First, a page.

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Date: Sun, 16 Feb 2003 15:38:06 -0600
From: James Jordan 
Subject: Re: (urth) Wintry thoughts on Wolfe

At 08:02 AM 2/16/2003, Adam wrote:
>Last month, Nigel Price suggested that the "theologies" implicit in Wolfe's
>fictions aren't necessarily the same as the theology Wolfe believes is true
>in reality.  This is a good point, which can be extended beyond theological
>specifics to basic world-views.  Behind many of the posts here which seek to
>provide a "Christian" interpretation of Wolfe, there lurks the belief that
>because Wolfe is a believing traditional Christian, all his works must
>relate to Christ's redemption of humanity, and therefore must ultimately
>provide some sort of redemption.

         I know this is not pointed at me (Pat the Nut) above anyone else, 
Adam, but I certainly don't think "all" his works are put in a Christian 
worldview. And of those that are, I don't think all include the notion of 
redemption. Like you, I tend to think Wolfe is more at home displaying the 
horror of sin and/or of human failings and their consequences. If there is 
salvation, it's off the page, something maybe reading this or that story 
might make the reader desire.
         On the other hand, however, in terms of a general Christian 
worldview, not the specifics of redemption, I do think one sees this 
throughout Wolfe's major works. *Peace* has something to do with either 
hell or purgatory. TAD shows Mama & the Italian Restaurant interested in 
redeeming Lara and the goddess-world from itself. Christian sacramental 
allegories/images are all over the "Sun" dodekology. Ben Free is a 
semi-Christ (a sort of "American Messiah") in FLF, and the characters get a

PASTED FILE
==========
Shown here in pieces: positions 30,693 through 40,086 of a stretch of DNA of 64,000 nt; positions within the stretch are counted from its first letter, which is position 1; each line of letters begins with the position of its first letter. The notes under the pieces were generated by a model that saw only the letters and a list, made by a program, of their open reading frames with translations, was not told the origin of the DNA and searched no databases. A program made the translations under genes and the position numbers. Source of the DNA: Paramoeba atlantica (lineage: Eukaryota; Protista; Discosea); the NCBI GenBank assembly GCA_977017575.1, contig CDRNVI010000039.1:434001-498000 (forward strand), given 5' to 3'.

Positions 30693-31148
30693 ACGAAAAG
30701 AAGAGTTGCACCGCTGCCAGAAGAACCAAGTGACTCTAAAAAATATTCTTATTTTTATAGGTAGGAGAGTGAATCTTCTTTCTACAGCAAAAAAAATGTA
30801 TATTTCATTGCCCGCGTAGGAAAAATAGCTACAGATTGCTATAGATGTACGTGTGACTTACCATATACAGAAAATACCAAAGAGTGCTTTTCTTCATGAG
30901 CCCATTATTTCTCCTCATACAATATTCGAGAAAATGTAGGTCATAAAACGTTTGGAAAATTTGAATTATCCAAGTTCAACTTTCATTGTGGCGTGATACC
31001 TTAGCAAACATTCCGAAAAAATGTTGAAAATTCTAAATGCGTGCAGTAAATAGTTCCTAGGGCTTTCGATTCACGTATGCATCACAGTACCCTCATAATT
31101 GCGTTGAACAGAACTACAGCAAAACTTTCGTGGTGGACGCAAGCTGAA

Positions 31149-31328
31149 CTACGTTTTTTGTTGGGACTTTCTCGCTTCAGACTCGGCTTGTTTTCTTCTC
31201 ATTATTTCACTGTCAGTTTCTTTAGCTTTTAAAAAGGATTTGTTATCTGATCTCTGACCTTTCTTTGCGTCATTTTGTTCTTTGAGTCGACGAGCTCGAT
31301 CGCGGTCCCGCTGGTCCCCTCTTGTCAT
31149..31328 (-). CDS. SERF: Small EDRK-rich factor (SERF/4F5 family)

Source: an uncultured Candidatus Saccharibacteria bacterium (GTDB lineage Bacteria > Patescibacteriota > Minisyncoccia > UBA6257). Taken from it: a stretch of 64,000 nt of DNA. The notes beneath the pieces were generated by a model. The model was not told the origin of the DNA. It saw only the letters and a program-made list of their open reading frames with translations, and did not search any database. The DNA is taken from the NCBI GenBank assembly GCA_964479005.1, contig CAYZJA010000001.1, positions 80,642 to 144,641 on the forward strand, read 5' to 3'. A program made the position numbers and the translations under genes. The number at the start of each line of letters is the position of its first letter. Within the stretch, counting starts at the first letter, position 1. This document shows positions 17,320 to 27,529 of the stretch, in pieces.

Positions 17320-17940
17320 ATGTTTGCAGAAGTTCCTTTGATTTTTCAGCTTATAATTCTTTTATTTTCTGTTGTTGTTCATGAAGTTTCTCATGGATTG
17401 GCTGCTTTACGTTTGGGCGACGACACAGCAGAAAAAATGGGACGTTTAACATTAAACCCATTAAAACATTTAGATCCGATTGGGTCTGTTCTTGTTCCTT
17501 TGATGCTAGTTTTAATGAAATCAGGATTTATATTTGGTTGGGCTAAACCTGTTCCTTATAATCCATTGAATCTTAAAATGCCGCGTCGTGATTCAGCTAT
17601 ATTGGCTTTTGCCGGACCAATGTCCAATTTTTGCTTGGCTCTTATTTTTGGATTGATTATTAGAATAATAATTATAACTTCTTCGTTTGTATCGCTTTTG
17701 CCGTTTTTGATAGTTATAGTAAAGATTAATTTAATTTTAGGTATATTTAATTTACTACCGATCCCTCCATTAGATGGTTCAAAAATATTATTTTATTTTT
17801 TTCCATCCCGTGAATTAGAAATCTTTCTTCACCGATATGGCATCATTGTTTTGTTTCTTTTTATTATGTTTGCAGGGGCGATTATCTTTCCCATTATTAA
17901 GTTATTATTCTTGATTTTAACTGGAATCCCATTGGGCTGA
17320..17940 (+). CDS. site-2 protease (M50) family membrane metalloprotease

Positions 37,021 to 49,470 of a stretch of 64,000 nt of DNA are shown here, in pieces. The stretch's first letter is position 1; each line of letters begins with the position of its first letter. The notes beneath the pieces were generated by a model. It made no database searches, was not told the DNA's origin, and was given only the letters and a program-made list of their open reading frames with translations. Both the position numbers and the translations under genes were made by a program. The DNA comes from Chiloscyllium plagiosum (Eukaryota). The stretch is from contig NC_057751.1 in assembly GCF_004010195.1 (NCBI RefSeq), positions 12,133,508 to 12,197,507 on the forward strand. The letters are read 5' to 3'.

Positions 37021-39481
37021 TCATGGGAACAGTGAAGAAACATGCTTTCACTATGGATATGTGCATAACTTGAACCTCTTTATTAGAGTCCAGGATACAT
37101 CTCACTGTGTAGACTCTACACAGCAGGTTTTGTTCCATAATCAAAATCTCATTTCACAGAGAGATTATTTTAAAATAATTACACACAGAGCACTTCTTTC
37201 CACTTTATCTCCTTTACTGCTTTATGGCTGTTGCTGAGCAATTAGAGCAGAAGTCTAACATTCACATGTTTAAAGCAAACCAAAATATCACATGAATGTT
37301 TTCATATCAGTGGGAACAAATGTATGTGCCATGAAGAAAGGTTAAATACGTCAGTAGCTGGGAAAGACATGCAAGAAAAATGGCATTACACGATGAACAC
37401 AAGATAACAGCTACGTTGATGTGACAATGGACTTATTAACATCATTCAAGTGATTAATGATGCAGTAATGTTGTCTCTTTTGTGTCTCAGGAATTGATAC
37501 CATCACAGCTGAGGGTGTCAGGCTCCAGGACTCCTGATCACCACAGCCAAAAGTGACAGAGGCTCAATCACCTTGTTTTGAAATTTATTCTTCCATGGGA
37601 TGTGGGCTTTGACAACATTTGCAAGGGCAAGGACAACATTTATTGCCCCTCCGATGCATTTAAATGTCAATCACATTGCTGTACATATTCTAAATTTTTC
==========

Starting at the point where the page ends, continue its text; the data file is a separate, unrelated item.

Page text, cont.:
new birth via time travel self-remaking. A pre-Christian world is displayed 
in the *Soldier* novels -- not a friendly pagan world, but a world in 
desparate need of something better. As for *Castleview,* I'll give it a pass.
         But Wolfe likes to write about worlds and worldviews. The clash of 
religious worldviews, and their possible reconciliation in Christianity, is 
thematic in TAD and the *Soldier* books, and perhaps most notably in the 
*Long Sun,* where idolatry is a major theme.
         I think it is mainly in his shorter fiction that Wolfe plays games 
in other gardens outside this worldview. And of course, occasionally his 
shorter fiction is rather explicitly Christian ("To the Seventh," 
"Westwind," "Detective of Dreams").

>  But in most of Wolfe's major works, there
>is either no redemption at all -- PEACE, 5HC, "The Island of Doctor
>Death...," "The Death of Doctor Island," "Forlesen" -- or what redemption
>there is fails to outweigh the horrors that have preceded -- UOTNS, BOTLS,
>BOTSS.  One could argue that the lack of redemption is due to the
>characters' lack of faith; but even when Christianity is mentioned in these
>works, as at the end of PEACE, the works as a whole don't present 
>redemption through faith as a real possibility.  If one reads Wolfe's 
>works purely for what is in them, he's one of the bleakest authors I know; 
>perhaps bleaker than he consciously intends.

         I tend to agree. I think a tragic sense pervades much of Wolfe, 
and as John Clute pointed out during his brief sojourn here, the Christian 
worldview is comedic. Wolfe likes Chesterton, but he sure ain't Chesterton. 
Redemption is present only as glints and glimmers. Characters fail 
frequently. I do think all these glints and glimmers and failings and very 
partial salvations are designed to point outside the text and, within the 
text, to an eschaton.
         I do get the impression that fewer of Wolfe's later works are 
horrific than his earlier ones.

>Something else that contributes to my sense of Wolfe's bleakness is the
>absence of love from his works.

         Yeah. When I first read Wolfe many years ago, I thought "He's a 
lot like Cordwainer Smith, except that Smith wrote one love story after 
another, and Wolfe writes one horror story after another."
         I have come to think this, though. Wolfe may not be very good at 
writing about love, and so does not try very much. But he does give "glints 
and glimmers" of it, and if this is part of his craft (maybe making good of 
his weakness), then it is much like what he does with redemption and 
         Wolfe may be a Thomist, but he seems to function with an extremely 
Augustinian and Calvinian conception of human depravity. Human beings can 
and do ruin everything. They aren't much good at love. Human love is 
questionable, and is linked up with appalling selfishness. I think this, 
again, "points off the page" to the need for a better Lover and a better Love.

Patera Nutria


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